Kickboxer: Retaliation – a year after killing Tong Po to avenge his brother’s murder, MMA champ Kurt Sloan is kidnapped and forced to fight a new underground deathmatch champion. After a dubious opening Bond-lite salsa dance / train fight, the film is rigidly punctuated with some outstanding action set pieces. The choreography in a couple of the fights is jaw-dropping, especially the single takes at the jailhouse (3 mins uninterrupted), and riverside rumble (inexplicably set to the Surfaris ‘Wipe Out’). The ‘Final Boss’ fight against Game of Thrones’ “The Mountain” is 20 minutes of bone-crunching savagery that reaches previously uncharted levels of OMGWTF twists and turns. Outside of the fights however, the film doesn’t feel particularly well put-together: the direction is weaker than the previous outing – jerking between various scenes, locations, filler Thailand Tourist Board type shots… and there’s no attempt at updating anything about the generic 80s action plot. Cast-wise, almost everything else is in the shadow of Moussi’s physicality and technical ability: Bjornsson is an intimidating force (when he’s not strumming an acoustic guitar for no reason!); JCVD’s charisma brightens up his scenes; Tyson hams it up and gets some laughs; but disappointingly, Christopher Lambert has nothing more to do than growl some threats and react to big hits (away from everyone else). What it lacks in originality and direction, Kickboxer Retaliation makes up by leaving no stuntman unscathed and no prop unsmashed; the fight scenes are top-drawer, and it makes you wish that Alain Moussi would get the chance to go toe to toe with the likes of Iko Uwais and Donnie Yen.
As part of JAPANORAMA I have been inviting my movie-reviewing peers to join in. This post is from Brikhaus over at the fantastic Awesomely Shitty. I love the site because it’s not afraid to stick the boot in and dissect anything and everything that the masses are generally scrambling over each other to fawn over – from Django to the Academy. Today Awesomely Shitty takes on Versus, a low-budget cult zombie flick. You can see the full review here, and follow on twitter @awesomelyshitty.
Versus (-ヴァーサス- Vāsasu): Versus is a bizarre, nonsensical movie. It’s a super low-budget cult film featuring cops, gangsters, shootouts, samurai, zombies, martial arts, karate zombies, sword fighting, and demons. It’s like the director grabbed a list of “cool shit” from the internet, and mixed it all together, hoping it would work. And depending on your point of view, it either totally works, or is a complete fucking mess. The movie has an odd tone somewhere between serious and wacky. I suppose if Versus had played it straight, nothing would work. The whole thing is just too goddamn crazy. The closest thing I can compare it to is Evil Dead II. The zombies are a mix of traditional lumbering zombies, and other zombies who can shoot guns and know karate. I can’t think of any other movie where you can see zombies shooting machine guns, or humans roundhouse kicking zombie heads off. At least it earned a few points for originality. At 2 hours and 10 minutes, Versus definitely overstays its welcome. Some of the fight scenes seem endless, and when they aren’t fighting, the movie sucks so hard you wish they were back to fighting again. It’s an endless cycle of shit. Versus is a hard movie to rate. I enjoyed the karate zombies and weird sense of humor. I also enjoyed the well-choreographed fight scenes. However, the movie drags at times, and it way too long for its own good. I’d say it rounds out to be an average watch. Good to watch drunk, but not otherwise.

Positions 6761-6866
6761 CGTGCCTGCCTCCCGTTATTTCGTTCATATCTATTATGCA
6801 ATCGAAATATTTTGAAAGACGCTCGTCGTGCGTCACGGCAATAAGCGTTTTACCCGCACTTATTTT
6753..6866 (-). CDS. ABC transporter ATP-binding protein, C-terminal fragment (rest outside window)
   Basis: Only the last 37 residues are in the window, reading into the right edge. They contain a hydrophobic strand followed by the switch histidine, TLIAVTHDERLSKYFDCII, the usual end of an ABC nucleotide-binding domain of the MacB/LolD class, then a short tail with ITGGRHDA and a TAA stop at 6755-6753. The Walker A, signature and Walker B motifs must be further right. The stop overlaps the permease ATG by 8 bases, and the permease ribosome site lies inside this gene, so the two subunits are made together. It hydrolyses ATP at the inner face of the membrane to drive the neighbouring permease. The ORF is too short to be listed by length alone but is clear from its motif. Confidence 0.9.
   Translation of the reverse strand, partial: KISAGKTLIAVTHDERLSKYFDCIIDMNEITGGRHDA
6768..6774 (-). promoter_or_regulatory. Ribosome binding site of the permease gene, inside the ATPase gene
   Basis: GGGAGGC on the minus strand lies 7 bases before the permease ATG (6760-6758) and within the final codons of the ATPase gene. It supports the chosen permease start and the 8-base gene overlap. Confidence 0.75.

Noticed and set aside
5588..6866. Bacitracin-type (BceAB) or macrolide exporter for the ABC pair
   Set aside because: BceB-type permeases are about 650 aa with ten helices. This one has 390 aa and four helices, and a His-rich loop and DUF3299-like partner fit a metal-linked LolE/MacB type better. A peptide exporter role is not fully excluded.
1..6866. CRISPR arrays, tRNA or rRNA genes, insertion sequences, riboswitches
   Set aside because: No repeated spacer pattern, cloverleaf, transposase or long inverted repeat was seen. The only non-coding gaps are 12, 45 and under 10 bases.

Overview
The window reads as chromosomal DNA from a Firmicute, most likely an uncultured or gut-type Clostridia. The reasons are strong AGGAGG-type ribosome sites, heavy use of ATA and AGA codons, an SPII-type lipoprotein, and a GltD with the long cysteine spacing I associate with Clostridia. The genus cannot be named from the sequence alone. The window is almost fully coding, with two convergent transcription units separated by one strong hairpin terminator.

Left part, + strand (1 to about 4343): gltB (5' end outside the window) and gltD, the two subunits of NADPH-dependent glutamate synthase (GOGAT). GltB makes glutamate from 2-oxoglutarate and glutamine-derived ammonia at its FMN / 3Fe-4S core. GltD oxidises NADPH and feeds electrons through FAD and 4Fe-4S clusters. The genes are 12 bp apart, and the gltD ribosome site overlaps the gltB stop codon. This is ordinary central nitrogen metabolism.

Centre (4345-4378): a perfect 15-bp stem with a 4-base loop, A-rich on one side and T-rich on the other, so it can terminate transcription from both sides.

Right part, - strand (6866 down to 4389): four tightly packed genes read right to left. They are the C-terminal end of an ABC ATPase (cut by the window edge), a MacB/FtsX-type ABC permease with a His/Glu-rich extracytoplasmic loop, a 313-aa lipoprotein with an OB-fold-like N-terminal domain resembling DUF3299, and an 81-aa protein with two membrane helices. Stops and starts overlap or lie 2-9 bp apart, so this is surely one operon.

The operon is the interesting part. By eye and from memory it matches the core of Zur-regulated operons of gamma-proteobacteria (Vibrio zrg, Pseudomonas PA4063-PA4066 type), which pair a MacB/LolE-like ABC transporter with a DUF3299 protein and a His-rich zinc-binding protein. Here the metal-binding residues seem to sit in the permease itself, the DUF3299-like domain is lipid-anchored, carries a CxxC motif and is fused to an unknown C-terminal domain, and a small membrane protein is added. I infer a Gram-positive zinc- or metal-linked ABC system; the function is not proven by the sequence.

An old review of Versus from this site can be found here.
Prometheus: a team of crack scientists travel to a distant planet to discover humanity’s beginnings, however, what they find could finish us all off! The opening aerial shots of breathetaking, sweeping landscapes are geography porn, it’s so beautiful that it’s worth the entrance fee alone. The rest of the film looks just as great, with sumptuous visuals, well-designed costumes & sets, and totally seamless impressive CGI. To match this, the acting roster’s impressive, although it’s absolutely owned by Fassbender‘s portrayal of David the android; he’s efficient, calculating, and believably robotic – surprisingly, he’s also by far the most interesting character, and the film’s biggest driving force. Charlize Theron’s role disappointingly amounts to nothing more than “hottie in a cat suit”. Frustraitingly, the film spends most of the runtime raising, contemplating and flirting with massive questions & themes – religion, evolution, why are we here, meeting our makers… – It’s just a shame that it spends next to no time resolving or answering any. As for being an Alien prequel, it feels intentionally distanced, with not much more than a fleeting post-script that is clunkily added-on. All in, I think Ridley’s hoping that the big loud grand spectacle will serve as a distraction from the fact that the story is neither strong, nor particularly original – which is epitomised best in Fassbender’s time in the fancy, flashy galaxy simulator thingmy-bob.
127 Hours: true story of a climber who got an arm pinned between a boulder and rockface, and did the unthinkable in order to survive. I first heard about Ralston way back here, but never, ever thought it would become a movie (well, at least not the factual part). For being 75 minutes of a man who can’t move, Boyle is superb – utilising every trick and effect in the book to keep the story moving, interesting and avoid reparative profile shots again and again… you’d never think someone stuck in one place could be this cinematic. Franco is great; and gets to cover every kind of acting there is – overacting, subtlety, madness, super-cool, heroic and desperate… it’s all there, and it’s great to watch. Surprisingly, he’s not the only major thing in this; it may sound stupid but he could share the credits with his arm, video recorder the boulder, water, sweat – which are all personified to perfection and play pretty pivotal roles in the story. My only real problem was a lack of empathy; mostly because the situation would be totally avoidable if you were sensible and cautious! 127 Hours is a great interpretation of an unfilmable story, Franco is fantastico and every second feels like it genuinely counts.